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OrangutansGeographic Variation in Behavioral Ecology and Conservation$
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Serge A. Wich, S Suci Utami Atmoko, Tatang Mitra Setia, and Carel P. van Schaik

Print publication date: 2008

Print ISBN-13: 9780199213276

Published to Oxford Scholarship Online: May 2009

DOI: 10.1093/acprof:oso/9780199213276.001.0001

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Male–male relationships in orangutans

Male–male relationships in orangutans

Chapter:
(p.225) CHAPTER 15 Male–male relationships in orangutans
Source:
Orangutans
Author(s):

Sri Suci Utami Atmoko

Ian Singleton

Maria A. van Noordwijk

Carel P. van Schaik

Tatang Mitra Setia

Publisher:
Oxford University Press
DOI:10.1093/acprof:oso/9780199213276.003.0015

Sexually mature male orangutans live in home ranges that are 3–5 times that of adult females and show very high overlap. Encounters among flanged males, while rare, are invariably antagonistic and may lead to injury or death. Their dominance relations are not always transitive, however, producing non-linear hierarchies, probably because they usually meet one on one. Flanged males in consortship with a receptive female frequently chase unflanged males trailing them, but never catch them, so that unflanged males often remain associated with the consort pair. Unflanged males are more tolerant among each other, although attacks also occur. The response of flanged males to long calls they hear depends on their dominance position: the dominant male approaches them, whereas the other males tend to avoid them. There is no conclusive information on the reaction of unflanged males. Data from Sumatra suggest that dominant flanged males and the males challenging them for local dominance were most commonly present in a given study area, suggesting that non-dominant males roamed more widely in search of uncontested access to females.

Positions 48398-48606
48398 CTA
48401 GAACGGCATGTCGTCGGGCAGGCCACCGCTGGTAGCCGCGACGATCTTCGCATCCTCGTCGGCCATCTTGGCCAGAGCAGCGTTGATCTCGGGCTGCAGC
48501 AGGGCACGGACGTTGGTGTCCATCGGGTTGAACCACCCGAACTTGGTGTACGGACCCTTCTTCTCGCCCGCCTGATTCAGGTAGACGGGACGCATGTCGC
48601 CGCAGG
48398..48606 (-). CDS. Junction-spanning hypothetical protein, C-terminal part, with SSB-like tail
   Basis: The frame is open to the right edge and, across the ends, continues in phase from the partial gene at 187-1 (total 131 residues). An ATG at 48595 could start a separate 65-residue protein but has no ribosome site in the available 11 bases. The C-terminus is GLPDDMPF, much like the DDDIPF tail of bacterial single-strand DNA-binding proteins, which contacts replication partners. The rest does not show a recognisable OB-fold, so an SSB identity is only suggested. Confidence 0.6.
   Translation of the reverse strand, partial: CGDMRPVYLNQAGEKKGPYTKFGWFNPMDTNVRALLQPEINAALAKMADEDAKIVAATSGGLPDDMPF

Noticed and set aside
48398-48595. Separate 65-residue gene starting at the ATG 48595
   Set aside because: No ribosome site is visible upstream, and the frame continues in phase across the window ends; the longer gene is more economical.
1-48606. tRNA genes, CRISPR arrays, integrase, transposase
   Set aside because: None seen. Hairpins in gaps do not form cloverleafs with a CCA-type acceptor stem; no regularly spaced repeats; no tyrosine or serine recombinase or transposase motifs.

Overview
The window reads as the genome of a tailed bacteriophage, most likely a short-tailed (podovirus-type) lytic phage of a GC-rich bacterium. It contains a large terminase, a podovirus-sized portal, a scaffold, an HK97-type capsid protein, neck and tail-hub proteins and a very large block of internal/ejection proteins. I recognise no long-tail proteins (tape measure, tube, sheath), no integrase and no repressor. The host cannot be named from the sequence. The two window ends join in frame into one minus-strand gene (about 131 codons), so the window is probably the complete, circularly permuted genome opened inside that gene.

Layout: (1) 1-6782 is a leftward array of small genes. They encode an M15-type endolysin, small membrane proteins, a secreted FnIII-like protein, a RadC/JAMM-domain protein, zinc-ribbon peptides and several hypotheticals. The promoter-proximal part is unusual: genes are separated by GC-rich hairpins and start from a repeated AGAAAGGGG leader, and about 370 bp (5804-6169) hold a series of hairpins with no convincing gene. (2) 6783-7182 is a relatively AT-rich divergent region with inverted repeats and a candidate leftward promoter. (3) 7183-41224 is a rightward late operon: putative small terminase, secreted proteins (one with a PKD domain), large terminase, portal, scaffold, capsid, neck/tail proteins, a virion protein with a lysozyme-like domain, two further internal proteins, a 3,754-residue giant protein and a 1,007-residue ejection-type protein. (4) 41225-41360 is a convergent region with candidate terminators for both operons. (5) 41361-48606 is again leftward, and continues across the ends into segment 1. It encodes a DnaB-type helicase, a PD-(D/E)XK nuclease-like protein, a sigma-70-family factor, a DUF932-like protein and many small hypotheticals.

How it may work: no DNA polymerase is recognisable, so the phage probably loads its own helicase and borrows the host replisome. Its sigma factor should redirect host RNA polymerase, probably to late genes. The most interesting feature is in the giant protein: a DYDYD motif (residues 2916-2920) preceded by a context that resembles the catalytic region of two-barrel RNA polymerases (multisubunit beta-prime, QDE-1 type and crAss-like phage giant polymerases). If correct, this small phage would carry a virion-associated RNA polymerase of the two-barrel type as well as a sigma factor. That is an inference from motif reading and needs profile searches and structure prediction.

Keywords:   dominance, antagonistic encounters, consortships, home ranges, flanged males, dominant male, unflanged males

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